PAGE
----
The 1 October 2021 judgment of Lady Wise in the Outer House case of H v W and the 5 October 2021 judgment of the Inner House in A v B have provided innovative insights on the interaction between asylum status and the application of the Children (Scotland) Act 1995 in Scottish courts.

I have written a detailed commentary in relation to these two cases which has been published this month in the 2021 Scottish Law Times. A link to that commentary is here but the position, in summary, is as follows:-

H v W

Lady Wise concluded in this case that the reasons behind the wife and her children’s asylum status in the UK required to be taken into account, but were not the primary factor, in deciding whether or not to grant a residence order and a specific issue order for the children to return to live in Dubai with their father.

This case was litigated despite all parties and the court being aware that the father, if successful, could not seek to enforce any order for relocation unless the Secretary of State then took any such decision in his favour into account when reviewing the mother’s and/ or the children’s asylum status. Crucially, the existence of the children’s asylum status did not prevent Lady Wise hearing the evidence. In her application of the 1995 Act she concluded that their asylum status was only part of the information to be taken into account when deciding what was in the best interests of the children. What is clear from her judgment is that had the evidence before her tipped the balance in favour of relocation being in the best interests of the children, (which she did not) she would still have considered it appropriate to make such a decision notwithstanding the fact that her decision could not override that of the Home Office. She was prepared to make a decision which may have been unenforceable.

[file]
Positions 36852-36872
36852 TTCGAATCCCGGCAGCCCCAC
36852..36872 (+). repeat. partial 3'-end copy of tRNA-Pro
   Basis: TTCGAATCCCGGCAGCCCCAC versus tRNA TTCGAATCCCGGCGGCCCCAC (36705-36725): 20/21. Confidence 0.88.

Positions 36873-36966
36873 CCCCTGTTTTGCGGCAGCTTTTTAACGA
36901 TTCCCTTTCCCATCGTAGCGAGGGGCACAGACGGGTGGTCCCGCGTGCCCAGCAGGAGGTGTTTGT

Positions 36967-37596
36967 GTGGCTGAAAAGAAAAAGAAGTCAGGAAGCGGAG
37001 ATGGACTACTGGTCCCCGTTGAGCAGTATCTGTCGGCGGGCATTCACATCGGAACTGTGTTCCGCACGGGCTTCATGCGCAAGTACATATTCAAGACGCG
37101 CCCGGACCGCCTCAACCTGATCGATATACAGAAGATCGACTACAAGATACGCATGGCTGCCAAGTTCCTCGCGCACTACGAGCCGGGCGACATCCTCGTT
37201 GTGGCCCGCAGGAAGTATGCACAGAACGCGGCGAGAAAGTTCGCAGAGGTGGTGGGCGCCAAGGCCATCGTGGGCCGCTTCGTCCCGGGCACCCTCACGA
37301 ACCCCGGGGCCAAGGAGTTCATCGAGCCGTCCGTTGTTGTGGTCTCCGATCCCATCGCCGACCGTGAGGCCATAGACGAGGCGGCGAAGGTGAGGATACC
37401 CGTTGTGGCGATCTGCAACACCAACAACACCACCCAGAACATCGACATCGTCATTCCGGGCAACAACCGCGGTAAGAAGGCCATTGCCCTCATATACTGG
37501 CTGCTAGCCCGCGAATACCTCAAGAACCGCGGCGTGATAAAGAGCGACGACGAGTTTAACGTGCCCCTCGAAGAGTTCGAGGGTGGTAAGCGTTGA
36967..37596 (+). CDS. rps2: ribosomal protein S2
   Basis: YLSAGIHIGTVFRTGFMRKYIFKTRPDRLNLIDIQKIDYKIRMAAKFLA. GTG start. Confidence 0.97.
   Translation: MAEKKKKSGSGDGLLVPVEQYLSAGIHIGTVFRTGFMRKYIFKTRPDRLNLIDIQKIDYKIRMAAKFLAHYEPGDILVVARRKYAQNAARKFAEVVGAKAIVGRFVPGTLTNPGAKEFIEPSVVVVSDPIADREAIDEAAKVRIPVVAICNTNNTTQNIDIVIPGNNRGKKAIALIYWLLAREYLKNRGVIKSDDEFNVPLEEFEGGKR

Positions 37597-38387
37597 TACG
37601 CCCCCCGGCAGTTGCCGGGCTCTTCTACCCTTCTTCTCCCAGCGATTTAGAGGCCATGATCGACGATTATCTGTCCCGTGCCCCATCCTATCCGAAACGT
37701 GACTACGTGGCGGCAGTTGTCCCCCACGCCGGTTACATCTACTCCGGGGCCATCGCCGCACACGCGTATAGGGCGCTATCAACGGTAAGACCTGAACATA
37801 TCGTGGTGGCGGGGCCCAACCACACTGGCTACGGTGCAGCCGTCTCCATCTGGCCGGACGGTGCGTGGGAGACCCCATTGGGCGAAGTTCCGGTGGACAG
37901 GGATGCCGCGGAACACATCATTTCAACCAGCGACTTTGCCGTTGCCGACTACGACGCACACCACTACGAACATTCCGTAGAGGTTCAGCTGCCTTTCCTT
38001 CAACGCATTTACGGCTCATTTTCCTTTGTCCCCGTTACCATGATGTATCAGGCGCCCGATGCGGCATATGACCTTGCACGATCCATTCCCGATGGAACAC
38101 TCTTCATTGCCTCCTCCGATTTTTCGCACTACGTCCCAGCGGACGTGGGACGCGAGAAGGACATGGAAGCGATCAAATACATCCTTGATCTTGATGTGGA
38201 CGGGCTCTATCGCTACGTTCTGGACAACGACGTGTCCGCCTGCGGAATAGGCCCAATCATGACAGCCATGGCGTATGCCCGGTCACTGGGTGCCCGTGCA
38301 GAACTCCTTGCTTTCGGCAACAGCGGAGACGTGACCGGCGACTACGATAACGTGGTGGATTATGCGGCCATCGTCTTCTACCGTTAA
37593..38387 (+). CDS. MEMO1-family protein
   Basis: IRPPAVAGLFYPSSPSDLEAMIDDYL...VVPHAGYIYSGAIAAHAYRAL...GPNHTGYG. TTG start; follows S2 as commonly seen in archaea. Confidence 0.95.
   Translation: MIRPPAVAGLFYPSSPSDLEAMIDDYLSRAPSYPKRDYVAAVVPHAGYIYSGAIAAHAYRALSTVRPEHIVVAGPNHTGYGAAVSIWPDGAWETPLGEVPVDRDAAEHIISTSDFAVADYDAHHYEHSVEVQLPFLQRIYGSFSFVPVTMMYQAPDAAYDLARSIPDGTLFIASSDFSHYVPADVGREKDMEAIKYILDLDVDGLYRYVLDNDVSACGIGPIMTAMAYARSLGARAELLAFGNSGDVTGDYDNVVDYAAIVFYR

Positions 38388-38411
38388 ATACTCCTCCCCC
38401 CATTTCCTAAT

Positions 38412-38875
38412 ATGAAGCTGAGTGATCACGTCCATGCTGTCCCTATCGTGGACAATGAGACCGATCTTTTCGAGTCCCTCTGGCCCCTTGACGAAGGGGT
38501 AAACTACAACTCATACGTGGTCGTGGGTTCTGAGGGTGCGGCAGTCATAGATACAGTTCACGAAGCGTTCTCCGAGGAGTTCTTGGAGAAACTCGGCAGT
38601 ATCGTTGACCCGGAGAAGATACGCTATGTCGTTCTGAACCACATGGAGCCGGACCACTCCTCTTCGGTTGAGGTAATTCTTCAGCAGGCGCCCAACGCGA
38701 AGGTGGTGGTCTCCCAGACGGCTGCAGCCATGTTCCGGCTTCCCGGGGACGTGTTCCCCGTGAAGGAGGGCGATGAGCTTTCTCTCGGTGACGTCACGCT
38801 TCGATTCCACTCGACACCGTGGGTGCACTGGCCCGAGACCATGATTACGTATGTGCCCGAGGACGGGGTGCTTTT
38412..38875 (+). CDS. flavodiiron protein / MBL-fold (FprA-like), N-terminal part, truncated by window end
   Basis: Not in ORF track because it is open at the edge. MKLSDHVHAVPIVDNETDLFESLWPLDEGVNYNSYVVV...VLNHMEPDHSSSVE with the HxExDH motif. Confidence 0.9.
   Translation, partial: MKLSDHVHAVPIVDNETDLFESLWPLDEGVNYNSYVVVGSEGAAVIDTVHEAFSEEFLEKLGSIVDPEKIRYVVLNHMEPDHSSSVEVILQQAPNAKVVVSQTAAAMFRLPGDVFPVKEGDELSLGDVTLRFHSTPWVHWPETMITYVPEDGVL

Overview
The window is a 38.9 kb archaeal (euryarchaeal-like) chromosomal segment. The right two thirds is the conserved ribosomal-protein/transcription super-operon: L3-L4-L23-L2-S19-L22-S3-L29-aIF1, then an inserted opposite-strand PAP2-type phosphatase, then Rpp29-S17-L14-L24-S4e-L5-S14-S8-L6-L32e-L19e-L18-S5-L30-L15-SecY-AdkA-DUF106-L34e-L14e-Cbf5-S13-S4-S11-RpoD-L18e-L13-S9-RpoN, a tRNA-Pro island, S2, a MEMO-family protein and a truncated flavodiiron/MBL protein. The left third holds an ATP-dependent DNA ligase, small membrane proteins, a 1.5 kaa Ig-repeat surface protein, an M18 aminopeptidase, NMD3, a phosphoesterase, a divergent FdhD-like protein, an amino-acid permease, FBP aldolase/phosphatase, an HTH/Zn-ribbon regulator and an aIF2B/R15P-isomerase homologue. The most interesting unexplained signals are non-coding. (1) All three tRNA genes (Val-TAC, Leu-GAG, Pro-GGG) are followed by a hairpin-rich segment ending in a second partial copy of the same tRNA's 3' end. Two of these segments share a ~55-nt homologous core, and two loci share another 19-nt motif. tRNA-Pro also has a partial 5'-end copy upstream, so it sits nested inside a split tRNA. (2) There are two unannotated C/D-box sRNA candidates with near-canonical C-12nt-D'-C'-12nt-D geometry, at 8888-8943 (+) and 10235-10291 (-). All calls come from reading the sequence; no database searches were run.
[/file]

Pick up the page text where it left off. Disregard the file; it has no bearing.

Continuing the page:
A v B

The Inner House decided that the Lord Ordinary’s approach at first instance was wrong; he had decided that there was no practical purpose in litigating the matter of the parents’ conclusion for a specific issue order for relocation given the children had been granted asylum in the UK.

The fact that the Inner House, in A v B, disagreed with the Lord Ordinary’s decision not to allow the case to proceed on the basis that to do so would have no practical purpose, is in point with the decision of Lady Wise. The Inner House went so far as to suggest that the outcome of a case which had gone through the rigours of evidence and high-level decision making, may be of interest to the Secretary of State.

1995 Act and matters relating to asylum of children

What is clear from these cases is that in any case which requires the 1995 Act to be considered, the court must not refuse to hear evidence on any crave or conclusion for relocation to a country from which a child has been granted asylum.

Until these judgments were delivered, the interplay between asylum status and the application of the 1995 Act had not been considered in Scotland. What is clear is that the practical realities of whether or not a child can be returned to a country from which asylum was granted do not, in the eyes of our senior judges, override or conflict with the application of the paramountcy principle when it comes to the best interests of a child.


Sarah Lilley